BISHOPS of the Anglican Church in Jamaica and the Cayman Islands are in London to attend the 15th Lambeth Conference of Bishops, being held July 16 to August 4. The delegation includes the Lord Bishop, Rt Rev Dr Alfred Reid, Bishop of Mandeville Rt Rev Dr Harold Daniel, Bishop of Montego Bay Rt Rev Dr Howard Gregory and the Bishop of Kingston, Rt Rev Dr Robert Thompson.

This will be the first time at Lambeth for Bishops Daniel, Gregory and Thompson. Bishop Reid attended twice before as a Suffragan Bishop (of Montego Bay). However, this will be his first time in the capacity of Lord Bishop.

Read it all.

Posted in * Anglican - Episcopal, Lambeth 2008

Economist: Anglicans’ inability to solve their domestic problems bodes ill for Lambeth Conference

WHAT makes a group (of voters, relatives, believers) stick together, even when its membership is varied and quarrelsome? Sometimes deference to a common authority; sometimes fear of adversaries; sometimes common axioms that trump any differences; and sometimes a sentimental “family feeling” that makes people tolerant of eccentricity or even obnoxious behaviour. If none of those factors is present, then break-up looms.

The Church of England may be approaching that point. Matters came to a head at the session this week of its ruling General Synod, which saw more than its share of tears, jeers and cheers. The topic under discussion””or so it was reported”” was whether women, who have served as priests since 1994, could also be bishops.

Actually, that was not precisely the matter at issue; the idea of women bishops had been accepted in 2005, and nobody suggested that this decision was reversible. The furore was over what accommodation, if any, should be made for the minority of the faithful who disagree with the idea of women bishops (and, in most cases, with the idea of women priests). Of these, some say that administering the sacraments (to put it simply, rites in which God’s grace is mysteriously invoked) is a male-only prerogative; others take literally the teaching of Saint Paul that authority in the church is best handled by men.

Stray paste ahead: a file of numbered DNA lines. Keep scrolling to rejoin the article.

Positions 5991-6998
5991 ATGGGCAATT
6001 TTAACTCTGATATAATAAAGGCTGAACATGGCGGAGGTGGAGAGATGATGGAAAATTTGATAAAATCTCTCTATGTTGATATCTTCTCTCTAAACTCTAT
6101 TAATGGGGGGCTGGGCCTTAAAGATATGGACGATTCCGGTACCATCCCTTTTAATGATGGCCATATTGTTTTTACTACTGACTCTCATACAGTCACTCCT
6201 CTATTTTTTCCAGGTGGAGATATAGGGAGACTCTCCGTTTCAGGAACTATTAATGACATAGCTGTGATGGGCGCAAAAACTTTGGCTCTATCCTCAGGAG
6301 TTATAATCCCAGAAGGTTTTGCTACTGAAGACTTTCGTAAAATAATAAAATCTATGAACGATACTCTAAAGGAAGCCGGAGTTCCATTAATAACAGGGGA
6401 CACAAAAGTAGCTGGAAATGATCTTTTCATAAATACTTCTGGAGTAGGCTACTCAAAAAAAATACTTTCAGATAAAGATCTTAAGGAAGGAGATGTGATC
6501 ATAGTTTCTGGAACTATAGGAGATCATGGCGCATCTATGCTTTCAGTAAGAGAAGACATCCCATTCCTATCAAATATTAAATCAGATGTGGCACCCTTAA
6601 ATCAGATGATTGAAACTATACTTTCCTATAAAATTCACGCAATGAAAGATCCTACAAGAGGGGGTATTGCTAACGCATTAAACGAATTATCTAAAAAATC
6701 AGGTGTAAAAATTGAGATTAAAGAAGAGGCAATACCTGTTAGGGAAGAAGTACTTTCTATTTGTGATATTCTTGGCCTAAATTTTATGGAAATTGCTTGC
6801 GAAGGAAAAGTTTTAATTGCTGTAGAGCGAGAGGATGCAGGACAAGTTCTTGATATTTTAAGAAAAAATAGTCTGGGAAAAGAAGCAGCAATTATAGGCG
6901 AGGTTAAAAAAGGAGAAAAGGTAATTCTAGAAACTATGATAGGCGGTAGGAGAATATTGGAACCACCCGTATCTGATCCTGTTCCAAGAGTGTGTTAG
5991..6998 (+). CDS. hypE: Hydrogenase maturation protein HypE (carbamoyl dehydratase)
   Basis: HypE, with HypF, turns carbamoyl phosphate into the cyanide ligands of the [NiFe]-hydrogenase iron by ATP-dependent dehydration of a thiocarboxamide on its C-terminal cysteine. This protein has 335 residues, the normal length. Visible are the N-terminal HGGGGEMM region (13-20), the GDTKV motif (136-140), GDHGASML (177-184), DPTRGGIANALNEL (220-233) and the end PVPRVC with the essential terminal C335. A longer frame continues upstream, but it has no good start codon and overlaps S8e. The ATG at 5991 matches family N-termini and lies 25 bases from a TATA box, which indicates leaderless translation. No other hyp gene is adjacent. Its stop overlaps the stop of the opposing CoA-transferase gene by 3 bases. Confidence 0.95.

Read it all.

Posted in * Anglican - Episcopal, - Anglican: Analysis, Anglican Provinces, Church of England (CoE), Lambeth 2008

Lance Dickie: An evolving Anglican identity

Fathoming a new Anglican identity will not be easy, because the conference in Canterbury is rigorously designed not to point in any direction or leave any discernible fingerprints.

Business meetings with parliamentary procedure and resolutions that live to haunt another day were scrapped in favor of small group discussions and intense get-acquainted sessions. The presiding bishop of the Episcopal Church, the Most Rev. Katharine Jefferts Schori, describes them as conversations that go to the root of the words, “to spend time with.”

Each day, eight groups of five will merge into gatherings of 40 for Indaba, a Zulu word for purposeful conversation among leaders, a suggestion from one of the African designers of the conference.

Getting to know you, getting to know all about you.

Read it all.

Posted in * Anglican - Episcopal, Anglican Identity, Lambeth 2008

Living Church: Colleagues Rally to Keep Gene Robinson in Lambeth Spotlight

When it was announced during the House of Bishops’ March retreat that a Lambeth invitation to Bishop Gene Robinson of New Hampshire would not be forthcoming, Presiding Bishop Katharine Jefferts Schori said during a media briefing afterward that the bishops would make sure that Bishop Robinson was “at least as present at Lambeth as if he’d had an invitation.”

Toward that end, a number of bishops and others have promised to stop by the exhibit hall where Bishop Robinson has a booth and to keep him informed about activities underway in the indaba listening group sessions. Bishop Robinson also will be supported by a large number of gay and lesbian persons who volunteered as part of an effort to ensure that the bishops of the Communion hear the voices of faithful gay, lesbian, bisexual and transgender Anglicans.

Read it all.

Posted in * Anglican - Episcopal, Episcopal Church (TEC), Lambeth 2008, Same-sex blessings, Sexuality Debate (in Anglican Communion), TEC Bishops, TEC Conflicts